When Apple announced last week that 12 auto brands will allow drivers to connect their iPhones to center consoles to perform a number of functions, some may have thought that the company would take control of the center stack. Carmakers, however, are reluctant to do so, since while there are around 49 million iPhone users in the United States, Android users outnumber them by near 20 million at 68 million.
Aiming to please both safety regulators as well as drivers who demand for seamless connectivity experience inside their vehicles, carmakers have no other choice but to perform a balancing act. Apple has been successful in taking advantage of consumers’ attitude towards gadgets and devices, and carmakers are expected to allow the company’s products make their way onto center stacks.
Apple is responding accordingly, as it tries to create a basic menu of features -- like navigation, voice-enabled text messaging, music – that would work seamlessly in a vehicle. But that would not be enough to dispel carmakers’ reluctance to let Apple take full control of the center. Carmakers would rather provide their own infotainment systems that would connect to both iPhone and Android smartphones.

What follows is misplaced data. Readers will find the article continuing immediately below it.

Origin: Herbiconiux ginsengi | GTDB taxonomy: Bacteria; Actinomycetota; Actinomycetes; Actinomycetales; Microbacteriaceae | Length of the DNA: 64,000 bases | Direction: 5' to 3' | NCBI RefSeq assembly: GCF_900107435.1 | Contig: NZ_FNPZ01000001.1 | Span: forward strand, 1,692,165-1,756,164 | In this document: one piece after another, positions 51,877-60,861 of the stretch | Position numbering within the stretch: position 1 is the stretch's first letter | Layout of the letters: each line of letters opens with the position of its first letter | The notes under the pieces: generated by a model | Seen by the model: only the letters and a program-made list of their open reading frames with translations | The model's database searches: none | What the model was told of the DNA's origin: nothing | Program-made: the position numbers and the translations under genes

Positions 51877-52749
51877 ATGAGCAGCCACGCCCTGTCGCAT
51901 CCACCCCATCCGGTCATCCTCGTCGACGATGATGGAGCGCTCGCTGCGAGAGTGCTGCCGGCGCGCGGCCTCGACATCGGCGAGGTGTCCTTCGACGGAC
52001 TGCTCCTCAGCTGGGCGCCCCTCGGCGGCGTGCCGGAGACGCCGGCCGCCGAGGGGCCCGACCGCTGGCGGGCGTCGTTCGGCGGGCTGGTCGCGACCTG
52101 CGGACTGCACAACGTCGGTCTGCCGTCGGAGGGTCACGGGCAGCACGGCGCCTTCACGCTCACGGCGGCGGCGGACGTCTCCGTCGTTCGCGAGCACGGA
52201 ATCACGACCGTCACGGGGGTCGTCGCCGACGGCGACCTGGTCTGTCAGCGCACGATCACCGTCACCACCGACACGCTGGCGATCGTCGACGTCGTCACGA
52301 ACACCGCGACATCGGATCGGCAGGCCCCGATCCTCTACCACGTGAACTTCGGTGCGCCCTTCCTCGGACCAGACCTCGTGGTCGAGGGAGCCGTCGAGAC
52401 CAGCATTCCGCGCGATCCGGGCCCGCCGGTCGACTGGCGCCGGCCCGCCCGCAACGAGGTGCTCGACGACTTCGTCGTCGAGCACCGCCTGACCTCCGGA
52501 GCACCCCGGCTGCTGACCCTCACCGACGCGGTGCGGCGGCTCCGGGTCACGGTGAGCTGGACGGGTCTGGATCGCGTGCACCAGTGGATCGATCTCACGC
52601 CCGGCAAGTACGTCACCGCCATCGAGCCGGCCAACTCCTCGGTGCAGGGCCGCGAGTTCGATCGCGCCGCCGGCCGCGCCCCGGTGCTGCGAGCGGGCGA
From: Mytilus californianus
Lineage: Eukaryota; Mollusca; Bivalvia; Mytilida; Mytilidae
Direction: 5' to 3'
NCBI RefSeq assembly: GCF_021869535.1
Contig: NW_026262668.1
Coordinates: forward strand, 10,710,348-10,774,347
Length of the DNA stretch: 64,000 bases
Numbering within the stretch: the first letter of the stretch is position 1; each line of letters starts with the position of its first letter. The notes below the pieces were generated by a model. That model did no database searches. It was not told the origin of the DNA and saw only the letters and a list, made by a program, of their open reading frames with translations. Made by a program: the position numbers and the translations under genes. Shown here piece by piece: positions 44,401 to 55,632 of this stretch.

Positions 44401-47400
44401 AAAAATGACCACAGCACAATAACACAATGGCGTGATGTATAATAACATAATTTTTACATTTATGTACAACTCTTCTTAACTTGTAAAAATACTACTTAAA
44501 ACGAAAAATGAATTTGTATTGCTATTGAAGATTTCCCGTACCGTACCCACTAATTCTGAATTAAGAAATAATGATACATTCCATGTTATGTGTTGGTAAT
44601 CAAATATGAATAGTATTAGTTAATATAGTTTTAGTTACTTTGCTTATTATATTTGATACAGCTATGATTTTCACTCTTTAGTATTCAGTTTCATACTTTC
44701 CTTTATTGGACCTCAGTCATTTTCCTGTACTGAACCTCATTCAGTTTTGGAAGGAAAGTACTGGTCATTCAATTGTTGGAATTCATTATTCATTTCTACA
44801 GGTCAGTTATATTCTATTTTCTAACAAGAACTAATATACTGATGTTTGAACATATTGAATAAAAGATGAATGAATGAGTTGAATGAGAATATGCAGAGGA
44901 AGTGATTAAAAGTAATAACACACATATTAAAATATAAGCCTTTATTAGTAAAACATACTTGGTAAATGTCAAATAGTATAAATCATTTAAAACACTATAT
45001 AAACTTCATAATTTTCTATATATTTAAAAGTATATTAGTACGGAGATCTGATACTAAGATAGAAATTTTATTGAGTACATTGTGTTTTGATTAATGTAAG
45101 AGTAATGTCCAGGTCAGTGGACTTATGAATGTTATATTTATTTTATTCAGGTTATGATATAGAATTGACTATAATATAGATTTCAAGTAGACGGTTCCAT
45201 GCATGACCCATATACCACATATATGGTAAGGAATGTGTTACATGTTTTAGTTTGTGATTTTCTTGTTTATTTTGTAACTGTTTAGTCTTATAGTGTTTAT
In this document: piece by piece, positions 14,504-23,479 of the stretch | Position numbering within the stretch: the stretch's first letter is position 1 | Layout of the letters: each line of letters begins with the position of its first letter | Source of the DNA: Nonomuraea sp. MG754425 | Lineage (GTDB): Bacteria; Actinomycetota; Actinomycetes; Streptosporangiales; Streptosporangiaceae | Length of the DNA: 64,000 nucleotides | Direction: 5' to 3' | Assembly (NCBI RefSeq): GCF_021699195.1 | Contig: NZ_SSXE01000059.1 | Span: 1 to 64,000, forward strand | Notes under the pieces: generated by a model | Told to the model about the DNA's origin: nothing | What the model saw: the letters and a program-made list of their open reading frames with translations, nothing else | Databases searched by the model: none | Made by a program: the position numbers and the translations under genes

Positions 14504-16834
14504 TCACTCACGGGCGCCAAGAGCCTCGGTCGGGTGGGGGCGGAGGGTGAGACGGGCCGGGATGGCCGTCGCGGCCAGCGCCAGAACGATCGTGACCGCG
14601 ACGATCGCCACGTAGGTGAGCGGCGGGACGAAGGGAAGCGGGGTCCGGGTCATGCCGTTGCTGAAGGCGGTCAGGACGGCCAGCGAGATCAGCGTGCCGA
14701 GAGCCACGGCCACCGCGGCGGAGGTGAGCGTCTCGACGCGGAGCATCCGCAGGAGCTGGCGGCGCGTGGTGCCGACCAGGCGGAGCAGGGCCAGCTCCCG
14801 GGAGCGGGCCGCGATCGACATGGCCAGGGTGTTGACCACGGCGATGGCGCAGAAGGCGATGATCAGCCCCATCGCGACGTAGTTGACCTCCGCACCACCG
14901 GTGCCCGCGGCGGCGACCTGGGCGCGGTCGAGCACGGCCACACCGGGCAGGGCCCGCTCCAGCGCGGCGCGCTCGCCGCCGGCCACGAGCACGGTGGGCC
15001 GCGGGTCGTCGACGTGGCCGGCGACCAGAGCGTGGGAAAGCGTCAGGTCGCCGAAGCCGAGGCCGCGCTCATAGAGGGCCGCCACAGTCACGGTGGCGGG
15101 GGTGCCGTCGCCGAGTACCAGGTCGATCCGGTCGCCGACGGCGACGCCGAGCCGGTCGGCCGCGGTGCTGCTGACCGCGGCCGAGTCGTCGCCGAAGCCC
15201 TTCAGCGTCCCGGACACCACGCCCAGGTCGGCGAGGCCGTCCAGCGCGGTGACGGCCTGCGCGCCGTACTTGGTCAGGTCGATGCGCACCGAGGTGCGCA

For instance, BMW AG said on June 5, 2013 that its 2014 models would now allow owners to connect Apple's Siri or Samsung's S Voice to the center stack to dictate text messages. BMW spokesman Dave Buchko remarked that Apple will have its niche but would not be calling the shots.
BMW unit owners and iPhone likely would select the iPhone link from a menu on the center-stack screen. The carmaker will still control what apps to approve or disapprove for its ConnectedDrive infotainment system. BMW will also integrate the Android system into its infotainment system. [source: automotive news - sub. required]